Quick note to self – the following are what I find most useful in Vim, not counting such basic things as modal editing: (Todo: provide links wherever appropriate).
Buffers to organize your work; when I knew less, I used tabs for the same purpose and got into holes that I couldn’t dig myself out of. Buffers are far more powerful and flexible. I’m not too charmed by the host of Buffer Explorer plugins, though. LustyExplorer’s buffer grep looks like a nice feature – but vimgrep seems to be enough for my needs. Currently, anyway. The Quickfix and Location List buffers deserve special mention – I can’t dream of cscoping in Vim without them. Actually… I use GNU Global (and exctags) instead of cscope when I can – but that’s a different story altogether.
Sessions and viminfo make life a lot easier when looking at multiple codebases (projects, if you will. Yes, my current job has influenced my vocabulary).
Listchars and highlight to ferret out tab-space interchanges and otherwise hard-to-find coding style violations. Make no mistake, coding style is good for you, especially if you’re a code coolie. Read Mark C. Chu-Carroll on the topic, if you haven’t already.
The CSApprox plugin that lets me use colour schemes on plain vim in a terminal. Schemes like peaksea are light on the eye, and are way better than plain black and white (matter of opinion, of course), or crippled colour schemes that look plain crappy. Also the Color Sampler Pack.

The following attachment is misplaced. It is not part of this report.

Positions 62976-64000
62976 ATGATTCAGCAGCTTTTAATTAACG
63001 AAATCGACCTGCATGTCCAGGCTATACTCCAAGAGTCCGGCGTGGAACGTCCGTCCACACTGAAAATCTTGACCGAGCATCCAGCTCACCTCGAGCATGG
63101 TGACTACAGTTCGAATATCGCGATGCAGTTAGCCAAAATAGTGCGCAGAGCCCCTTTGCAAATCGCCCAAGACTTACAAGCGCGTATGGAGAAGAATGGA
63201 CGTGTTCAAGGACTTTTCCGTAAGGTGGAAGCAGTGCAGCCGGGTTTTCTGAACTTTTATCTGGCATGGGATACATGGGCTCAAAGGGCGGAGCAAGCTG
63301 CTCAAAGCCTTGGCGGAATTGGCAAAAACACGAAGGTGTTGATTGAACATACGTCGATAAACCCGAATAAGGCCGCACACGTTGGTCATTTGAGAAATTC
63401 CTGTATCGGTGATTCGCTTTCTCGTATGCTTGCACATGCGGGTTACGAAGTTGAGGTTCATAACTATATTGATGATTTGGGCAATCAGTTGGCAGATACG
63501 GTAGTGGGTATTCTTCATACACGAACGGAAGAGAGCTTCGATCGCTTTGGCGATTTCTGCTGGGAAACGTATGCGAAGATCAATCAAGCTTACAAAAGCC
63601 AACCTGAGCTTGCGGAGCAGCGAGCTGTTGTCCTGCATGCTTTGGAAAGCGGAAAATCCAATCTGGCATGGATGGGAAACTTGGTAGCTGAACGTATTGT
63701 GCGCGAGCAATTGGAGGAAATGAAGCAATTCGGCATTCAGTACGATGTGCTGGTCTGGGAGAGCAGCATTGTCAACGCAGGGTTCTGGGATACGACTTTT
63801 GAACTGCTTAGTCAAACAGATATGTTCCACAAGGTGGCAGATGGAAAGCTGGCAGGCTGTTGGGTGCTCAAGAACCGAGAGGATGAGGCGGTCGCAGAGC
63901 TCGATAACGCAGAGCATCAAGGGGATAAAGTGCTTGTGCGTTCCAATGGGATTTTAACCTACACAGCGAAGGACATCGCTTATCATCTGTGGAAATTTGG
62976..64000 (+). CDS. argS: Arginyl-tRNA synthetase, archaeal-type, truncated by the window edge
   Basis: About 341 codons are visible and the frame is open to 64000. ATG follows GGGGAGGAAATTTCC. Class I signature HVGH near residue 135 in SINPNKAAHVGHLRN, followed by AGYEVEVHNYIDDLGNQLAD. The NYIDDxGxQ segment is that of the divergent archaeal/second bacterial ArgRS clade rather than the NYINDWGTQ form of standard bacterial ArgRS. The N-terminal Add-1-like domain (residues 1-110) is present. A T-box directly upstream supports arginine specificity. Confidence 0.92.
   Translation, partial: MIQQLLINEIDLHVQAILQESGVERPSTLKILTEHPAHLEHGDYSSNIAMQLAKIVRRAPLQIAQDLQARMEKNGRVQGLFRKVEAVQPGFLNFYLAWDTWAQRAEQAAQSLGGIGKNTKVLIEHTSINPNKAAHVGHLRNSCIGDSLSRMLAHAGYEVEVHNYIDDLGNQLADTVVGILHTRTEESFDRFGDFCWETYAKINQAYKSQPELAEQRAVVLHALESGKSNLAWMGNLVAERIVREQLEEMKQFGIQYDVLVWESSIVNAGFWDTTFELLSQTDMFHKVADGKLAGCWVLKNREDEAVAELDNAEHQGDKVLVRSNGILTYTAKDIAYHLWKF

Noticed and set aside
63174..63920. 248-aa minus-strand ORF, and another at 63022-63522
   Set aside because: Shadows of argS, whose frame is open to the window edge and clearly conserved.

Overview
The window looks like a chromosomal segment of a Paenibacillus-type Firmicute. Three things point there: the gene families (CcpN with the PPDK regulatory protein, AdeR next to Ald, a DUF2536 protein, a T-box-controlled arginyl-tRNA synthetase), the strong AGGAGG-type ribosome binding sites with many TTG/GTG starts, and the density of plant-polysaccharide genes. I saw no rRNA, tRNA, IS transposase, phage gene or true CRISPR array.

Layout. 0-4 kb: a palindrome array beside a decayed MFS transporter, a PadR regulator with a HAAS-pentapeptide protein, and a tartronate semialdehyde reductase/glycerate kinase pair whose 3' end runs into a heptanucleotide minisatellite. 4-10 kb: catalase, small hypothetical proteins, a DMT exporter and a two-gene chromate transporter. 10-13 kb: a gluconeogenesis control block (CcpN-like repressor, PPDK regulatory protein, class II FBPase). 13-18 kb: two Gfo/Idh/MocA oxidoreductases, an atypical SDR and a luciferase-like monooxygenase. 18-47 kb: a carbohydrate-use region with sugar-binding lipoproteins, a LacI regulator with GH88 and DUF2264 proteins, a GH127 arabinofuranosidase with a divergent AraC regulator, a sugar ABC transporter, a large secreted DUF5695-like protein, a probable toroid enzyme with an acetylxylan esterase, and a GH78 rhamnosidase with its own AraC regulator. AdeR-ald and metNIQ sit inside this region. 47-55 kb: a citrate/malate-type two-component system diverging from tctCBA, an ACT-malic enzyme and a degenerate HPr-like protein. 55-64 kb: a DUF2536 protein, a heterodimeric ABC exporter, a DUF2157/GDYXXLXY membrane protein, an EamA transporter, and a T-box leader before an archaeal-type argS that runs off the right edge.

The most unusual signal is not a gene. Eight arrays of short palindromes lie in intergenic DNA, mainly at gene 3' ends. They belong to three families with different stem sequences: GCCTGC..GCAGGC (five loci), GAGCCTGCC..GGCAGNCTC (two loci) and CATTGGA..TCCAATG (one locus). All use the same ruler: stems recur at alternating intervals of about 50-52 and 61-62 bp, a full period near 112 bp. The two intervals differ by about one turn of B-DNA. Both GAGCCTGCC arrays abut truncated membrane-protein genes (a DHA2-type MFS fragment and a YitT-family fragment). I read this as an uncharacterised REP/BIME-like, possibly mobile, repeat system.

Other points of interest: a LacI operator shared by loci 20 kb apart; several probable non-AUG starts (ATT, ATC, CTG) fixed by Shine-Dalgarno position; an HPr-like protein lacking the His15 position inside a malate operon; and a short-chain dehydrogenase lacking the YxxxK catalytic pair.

The Tagbar and gtags[-cscope] plugins. Gtags lets me use GNU Global from within vim, and gtags-cscope provides cscope-like key bindings for GNU Global. Tagbar is nice when looking at OO code – Python, for instance. I shudder to think of C++, but I’ve heard on good authority that Tagbar’s been a minor lifesaver when dealing with said abomination as well.
Matchit for the occasional funny match. IIRC, it’s responsible for Vim’s automatically matching #ifdefs with #elses and #endifs. Even if not, that does serve as a rather trivial example of what matchit can do. It should’ve been named matchmaker. (And could hence have served as an obvious lead in for multiple jokes based on that song from Fiddler on the Roof.)
There are probably more things in Vim that I find essential, but these are the ones on top of my mind right now. I’ve probably taken some for granted (like modal editing), and have forgotten others. More on those another time.